Much like Monster Hunter's battle themes, Monster Hunter 2's "Roar of the Marshlands Strange Beast ~ Gerio" creates drama and dynamism with its driving motifs, rasping brass solos, and enigmatic development sections. The assembly is even more crisply and competently executed than before. "The Black Shadow Dancing in the Storm ~ Kushaldaora" focuses on depicting the enemy with malevolent brass shrills and harshly punctuated bass, but still manages to incorporate some dazzling motivating sections. There are also action themes showing world music influences, such as the absolutely infectious "Queen of the Blazing Kingdom ~ Teo Teskator & Nana Teskatori" and the shakuhachi-focused "Illusion of the Dense Forest ~ Oonazumi". Some other enjoyable action themes are those that integrate the Monster Hunter 2 main theme, namely the epic organ-led "Old Mountain Dragon" and the triumphant orchestration "Challenge of the Powerful Enemy ~ Shen Gaoren". Two battle themes from the PSP titles are also included, "The Roaring Dragon Bearing Its Fangs ~ Tigarex" and "Howl of the Lone Wolf ~ Yian Garuruga". They don't offer much novel to the franchise, but are excellently done.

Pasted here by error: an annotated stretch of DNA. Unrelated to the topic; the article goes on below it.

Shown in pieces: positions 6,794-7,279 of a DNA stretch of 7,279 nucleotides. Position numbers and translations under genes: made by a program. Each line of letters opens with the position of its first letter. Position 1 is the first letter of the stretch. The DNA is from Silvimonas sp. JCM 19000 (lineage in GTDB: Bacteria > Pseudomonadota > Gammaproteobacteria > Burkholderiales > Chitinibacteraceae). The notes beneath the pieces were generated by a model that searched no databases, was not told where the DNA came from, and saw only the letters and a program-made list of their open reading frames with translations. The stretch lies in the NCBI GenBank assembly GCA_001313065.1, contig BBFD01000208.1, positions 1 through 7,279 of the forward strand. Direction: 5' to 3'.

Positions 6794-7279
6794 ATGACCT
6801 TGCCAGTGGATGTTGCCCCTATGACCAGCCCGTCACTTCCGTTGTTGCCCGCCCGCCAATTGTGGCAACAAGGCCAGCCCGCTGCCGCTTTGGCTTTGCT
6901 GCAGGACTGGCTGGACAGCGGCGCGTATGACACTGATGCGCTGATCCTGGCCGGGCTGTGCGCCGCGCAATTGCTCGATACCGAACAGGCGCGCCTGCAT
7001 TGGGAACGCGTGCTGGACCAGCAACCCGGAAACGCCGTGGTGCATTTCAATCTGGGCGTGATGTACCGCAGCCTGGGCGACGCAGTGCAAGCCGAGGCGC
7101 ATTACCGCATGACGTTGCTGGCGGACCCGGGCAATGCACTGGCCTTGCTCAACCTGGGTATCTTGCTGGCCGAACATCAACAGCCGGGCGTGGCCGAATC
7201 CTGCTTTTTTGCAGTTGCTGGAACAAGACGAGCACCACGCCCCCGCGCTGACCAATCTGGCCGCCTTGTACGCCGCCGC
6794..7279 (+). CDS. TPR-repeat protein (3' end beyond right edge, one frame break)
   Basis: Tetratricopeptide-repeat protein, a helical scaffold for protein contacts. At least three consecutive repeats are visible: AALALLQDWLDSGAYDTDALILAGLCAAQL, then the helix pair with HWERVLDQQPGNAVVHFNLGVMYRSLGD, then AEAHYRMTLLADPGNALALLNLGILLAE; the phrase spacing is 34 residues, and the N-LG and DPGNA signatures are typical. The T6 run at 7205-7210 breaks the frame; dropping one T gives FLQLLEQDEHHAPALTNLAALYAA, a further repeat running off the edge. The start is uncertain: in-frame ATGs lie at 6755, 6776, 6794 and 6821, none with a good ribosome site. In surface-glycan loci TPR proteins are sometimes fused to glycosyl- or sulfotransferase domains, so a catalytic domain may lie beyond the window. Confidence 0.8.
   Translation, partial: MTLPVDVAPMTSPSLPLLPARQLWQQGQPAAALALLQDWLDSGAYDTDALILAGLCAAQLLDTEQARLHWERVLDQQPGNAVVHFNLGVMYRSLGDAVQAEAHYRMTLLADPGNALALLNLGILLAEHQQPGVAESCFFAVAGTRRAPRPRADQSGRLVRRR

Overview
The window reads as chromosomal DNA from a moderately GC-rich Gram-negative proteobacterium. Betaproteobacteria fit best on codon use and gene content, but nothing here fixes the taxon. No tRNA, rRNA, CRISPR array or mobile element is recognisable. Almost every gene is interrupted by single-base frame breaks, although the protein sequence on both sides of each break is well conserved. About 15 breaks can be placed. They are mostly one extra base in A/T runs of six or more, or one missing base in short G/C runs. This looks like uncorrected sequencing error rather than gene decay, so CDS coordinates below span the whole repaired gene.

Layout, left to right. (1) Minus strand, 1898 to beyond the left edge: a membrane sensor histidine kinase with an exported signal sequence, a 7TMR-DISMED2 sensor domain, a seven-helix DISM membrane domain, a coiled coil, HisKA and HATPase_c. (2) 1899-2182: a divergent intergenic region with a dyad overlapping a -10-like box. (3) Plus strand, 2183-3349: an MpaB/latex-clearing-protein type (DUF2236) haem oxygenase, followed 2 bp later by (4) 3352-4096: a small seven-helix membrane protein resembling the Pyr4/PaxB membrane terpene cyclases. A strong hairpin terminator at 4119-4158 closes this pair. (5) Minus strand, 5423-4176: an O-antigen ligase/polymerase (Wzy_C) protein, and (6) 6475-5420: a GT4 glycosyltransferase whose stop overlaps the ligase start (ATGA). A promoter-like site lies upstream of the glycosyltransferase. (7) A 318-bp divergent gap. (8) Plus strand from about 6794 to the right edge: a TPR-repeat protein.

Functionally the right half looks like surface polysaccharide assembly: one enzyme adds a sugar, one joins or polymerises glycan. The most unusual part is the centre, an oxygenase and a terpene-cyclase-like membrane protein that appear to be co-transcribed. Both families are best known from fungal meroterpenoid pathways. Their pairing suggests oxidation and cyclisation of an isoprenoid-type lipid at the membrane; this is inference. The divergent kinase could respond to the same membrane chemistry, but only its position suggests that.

The battle music compilation definitely has its limitations. One of them is lack of variety. While the themes are varied on an intrinsically level, they are all loud orchestral pieces and this can be uninteresting or overbearing over an hour playtime. There is also a real lack of original material. The only real composition is Portable 2nd's "The Supreme Ruler of Hellfire ~ Akamutorum", but it's a powerful one despite the blatant Holst references. It's nevertheless nice that the choral themes "A Legend Swooping Down On Us" and "Ancient Dragon" — previously hidden at the end of the soundtracks for the console games — actually receive their own tracks this time. On the second disc, there is also another cat scat track, but it's actually irritating rather than humorous unlike predecessors. Probably the biggest problem of all is that there is a large amount of material recycled from the original Monster Hunter Hunting Music Collection. From Monster Hunter, four of the five main battle themes and the last dungeon themes are recycled, even if they're now presented as separate tracks rather than medley. Five tracks from Monster Hunter 2 and the PSP titles are also reused. Those who buy both compilations might feel a bit cheated.